Another Broward landfill to expand by 20 acres to meet increased demand

As Broward gets ready to debate the expansion of a privately-owned landfill, it has already made plans to grow its own — and some residents could pay for the increased demand.

A 20-acre expansion is planned for the Broward County landfill on unincorporated land off U.S. 27 and Sheridan Street near Pembroke Pines.

Vehicles wait to enter the Broward County Landfill on Thursday, May 16, 2024. A 20-acre expansion is planned for the Broward County landfill on unincorporated land off U.S. 27 and Sheridan Street. (Amy Beth Bennett / South Florida Sun Sentinel)

(Amy Beth Bennett / South Florida Sun Sentinel)

Vehicles wait to enter the Broward County Landfill in Southwest Ranches on May 16. A 20-acre expansion is planned for the Broward County landfill on unincorporated land off U.S. 27 and Sheridan Street. (Amy Beth Bennett / South Florida Sun Sentinel)

The county would expand by 10 acres now, at a cost of $1 million per acre, because a study showed the landfill only had four years left to add to it before running out of space, Notosha Austin, interim director of the county’s Solid Waste and Recycling Services, recently told county commissioners.

The remaining 10 acres would start to be prepped now at a cost of $200,000 per acre for future expansion.

The expansion will be funded by revenues collected from the landfill.

It’s required for continuity of operations, Austin told the South Florida Sun Sentinel in an email. “It will allow us to provide our customers with continued service by accepting the same materials as we do today including bulk waste and construction and demolition. However, we do not bury yard waste or vegetative waste. Also, we do not accept household garbage or food waste at our landfill,” she said.

County Commissioner Beam Furr said the move is expected to come “pretty soon” although no date has yet been set.

The landfill is also the possible future site for a trash-burning incinerator, rankling neighbors who fear environmental hazards. The landfill is on a 588-acre parcel, which includes wetlands.

While household trash gets routed through Waste Management’s landfill in the northern part of the county, this county-owned landfill accepts residential drop-off in three locations. It also accepts hazardous waste — like paint, chemicals and batteries —and electronics, such as TVs and computers, from more than a dozen cities. And it accepts bulk, like furniture, and yard waste from nine cities.

Pembroke Pines Mayor Angelo Castillo said his city was unaware of the pending expansion.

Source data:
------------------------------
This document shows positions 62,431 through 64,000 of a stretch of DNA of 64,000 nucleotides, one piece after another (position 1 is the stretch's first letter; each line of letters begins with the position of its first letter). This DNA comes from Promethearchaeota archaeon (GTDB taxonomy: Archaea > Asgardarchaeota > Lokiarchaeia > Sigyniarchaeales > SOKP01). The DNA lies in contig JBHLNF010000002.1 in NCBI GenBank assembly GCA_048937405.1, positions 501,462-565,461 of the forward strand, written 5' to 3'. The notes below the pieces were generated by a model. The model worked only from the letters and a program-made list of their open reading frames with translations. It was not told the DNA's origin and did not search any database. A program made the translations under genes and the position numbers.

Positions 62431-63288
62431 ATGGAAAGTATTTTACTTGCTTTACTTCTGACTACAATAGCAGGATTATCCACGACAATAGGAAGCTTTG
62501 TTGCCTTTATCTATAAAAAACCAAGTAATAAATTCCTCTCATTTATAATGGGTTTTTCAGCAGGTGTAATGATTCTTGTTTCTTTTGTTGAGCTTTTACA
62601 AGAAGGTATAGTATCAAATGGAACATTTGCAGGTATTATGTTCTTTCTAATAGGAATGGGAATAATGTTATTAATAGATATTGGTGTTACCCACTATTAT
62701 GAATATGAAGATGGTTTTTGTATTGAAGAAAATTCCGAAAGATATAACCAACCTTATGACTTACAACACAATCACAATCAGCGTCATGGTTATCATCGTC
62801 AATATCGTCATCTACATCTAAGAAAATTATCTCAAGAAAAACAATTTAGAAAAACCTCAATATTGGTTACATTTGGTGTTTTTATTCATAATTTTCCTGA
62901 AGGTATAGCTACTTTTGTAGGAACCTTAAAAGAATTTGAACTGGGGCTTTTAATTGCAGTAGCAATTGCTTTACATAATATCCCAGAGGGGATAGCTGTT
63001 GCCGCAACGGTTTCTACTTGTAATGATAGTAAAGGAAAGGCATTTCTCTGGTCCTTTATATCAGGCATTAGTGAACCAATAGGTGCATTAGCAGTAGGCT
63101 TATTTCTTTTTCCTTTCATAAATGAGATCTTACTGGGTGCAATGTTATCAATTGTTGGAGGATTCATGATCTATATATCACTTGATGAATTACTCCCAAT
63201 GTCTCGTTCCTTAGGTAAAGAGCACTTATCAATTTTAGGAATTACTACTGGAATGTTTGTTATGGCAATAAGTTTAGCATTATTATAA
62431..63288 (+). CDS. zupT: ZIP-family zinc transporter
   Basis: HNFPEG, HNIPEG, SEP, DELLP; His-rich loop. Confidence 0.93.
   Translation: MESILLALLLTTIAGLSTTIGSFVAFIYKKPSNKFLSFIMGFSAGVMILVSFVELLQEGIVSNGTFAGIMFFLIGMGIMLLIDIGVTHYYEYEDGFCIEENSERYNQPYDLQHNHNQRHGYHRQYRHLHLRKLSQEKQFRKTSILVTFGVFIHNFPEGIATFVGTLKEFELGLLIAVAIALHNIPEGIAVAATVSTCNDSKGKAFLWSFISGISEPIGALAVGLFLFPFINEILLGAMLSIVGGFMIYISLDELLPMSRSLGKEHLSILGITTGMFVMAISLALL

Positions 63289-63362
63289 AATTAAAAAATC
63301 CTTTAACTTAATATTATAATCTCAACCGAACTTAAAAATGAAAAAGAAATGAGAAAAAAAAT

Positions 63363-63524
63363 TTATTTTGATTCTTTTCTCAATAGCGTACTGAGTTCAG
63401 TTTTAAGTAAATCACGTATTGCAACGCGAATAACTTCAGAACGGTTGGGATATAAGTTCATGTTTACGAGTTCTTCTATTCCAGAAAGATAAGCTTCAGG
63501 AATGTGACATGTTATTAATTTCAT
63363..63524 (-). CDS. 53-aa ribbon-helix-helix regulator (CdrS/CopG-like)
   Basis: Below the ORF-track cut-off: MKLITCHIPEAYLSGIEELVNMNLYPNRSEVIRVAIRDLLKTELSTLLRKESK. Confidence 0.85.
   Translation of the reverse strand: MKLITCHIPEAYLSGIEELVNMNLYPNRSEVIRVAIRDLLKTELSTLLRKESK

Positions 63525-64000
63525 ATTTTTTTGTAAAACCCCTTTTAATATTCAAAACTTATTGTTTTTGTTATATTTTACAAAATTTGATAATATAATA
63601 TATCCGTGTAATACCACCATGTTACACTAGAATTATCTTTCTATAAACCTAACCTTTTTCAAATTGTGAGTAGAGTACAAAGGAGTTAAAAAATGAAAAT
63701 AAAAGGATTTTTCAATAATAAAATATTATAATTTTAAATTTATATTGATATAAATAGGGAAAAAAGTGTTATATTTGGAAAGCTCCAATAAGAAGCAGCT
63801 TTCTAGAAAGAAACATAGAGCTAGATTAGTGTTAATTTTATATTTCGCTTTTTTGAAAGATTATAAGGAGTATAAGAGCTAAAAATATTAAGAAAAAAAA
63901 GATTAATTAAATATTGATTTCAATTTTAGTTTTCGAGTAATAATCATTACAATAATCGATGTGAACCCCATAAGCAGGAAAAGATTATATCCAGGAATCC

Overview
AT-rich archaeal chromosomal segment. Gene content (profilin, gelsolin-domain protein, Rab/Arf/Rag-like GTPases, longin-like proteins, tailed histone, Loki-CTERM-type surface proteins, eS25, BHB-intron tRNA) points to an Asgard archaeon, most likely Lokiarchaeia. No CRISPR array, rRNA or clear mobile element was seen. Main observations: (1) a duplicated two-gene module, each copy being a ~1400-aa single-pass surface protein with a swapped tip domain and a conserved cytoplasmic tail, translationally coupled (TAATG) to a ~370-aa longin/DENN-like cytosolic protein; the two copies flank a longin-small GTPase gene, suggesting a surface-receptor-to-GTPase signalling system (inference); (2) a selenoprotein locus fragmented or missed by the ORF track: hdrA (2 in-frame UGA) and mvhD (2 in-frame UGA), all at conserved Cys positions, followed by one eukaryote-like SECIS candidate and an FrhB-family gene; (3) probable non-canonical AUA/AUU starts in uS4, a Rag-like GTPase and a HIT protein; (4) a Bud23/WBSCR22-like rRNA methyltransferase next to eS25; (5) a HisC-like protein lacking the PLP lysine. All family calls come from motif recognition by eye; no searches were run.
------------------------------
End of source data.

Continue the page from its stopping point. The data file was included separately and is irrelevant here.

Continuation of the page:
“Construction debris is something they’ve been doing there for a long time,” he said. “If they want to expand it to include more construction-related debris that doesn’t generate any environmental risk or harm to the surrounding communities, we would take a look at it, but we haven’t been informed by the county of any such plan.”

County officials said the upcoming budget request for the next fiscal year will include:

— $50,000 to be used toward a new residential drop-off center in Pompano Beach to replace the early 1970s building that is “in very poor condition.”

— There will also be a request for nearly $1 million in new equipment that includes dealing with switching from manual to automatic leachate-monitoring, what’s known as “garbage juice.”

— There’s also $236,000 toward the south county residential drop-off center in West Park.

— $500,000 for two new transfer stations — at the county landfill, and the northern residential drop-off center in Pompano Beach — to get the garbage to its final destination.

And, Austin said her department is requesting a special assessment increase of $20 to help the agency meet the demand for property owners who are within the Broward Municipal Services District, formerly referred to as unincorporated Broward.

The 4,571 households are still considered unincorporated. Property owners there now pay $350 is solid waste fees on their property taxes; that would increase to $370.

That is limited to the neighborhoods of Boulevard Gardens, Broadview Park, Franklin Park, Hillsboro Pines/Hillsboro Ranches, Roosevelt Gardens and Washington Park.

Another proposed expansion

The discussion about county-owned landfill expansion comes at the same time Waste Management is seeking to grow 100 feet taller — and wider, too, on 24.2 acres at its landfill. That vote is expected to come before the County Commission within months.

Waste Management warns that if its plans don’t go through for the expansion at the Monarch Hill Renewable Energy Park, located at 2700 Wiles Road which borders Coconut Creek, it will be forced to truck garbage elsewhere, which will come at a price increase for residents.

Lisa J. Huriash can be reached at Follow on X, formerly Twitter, @LisaHuriash

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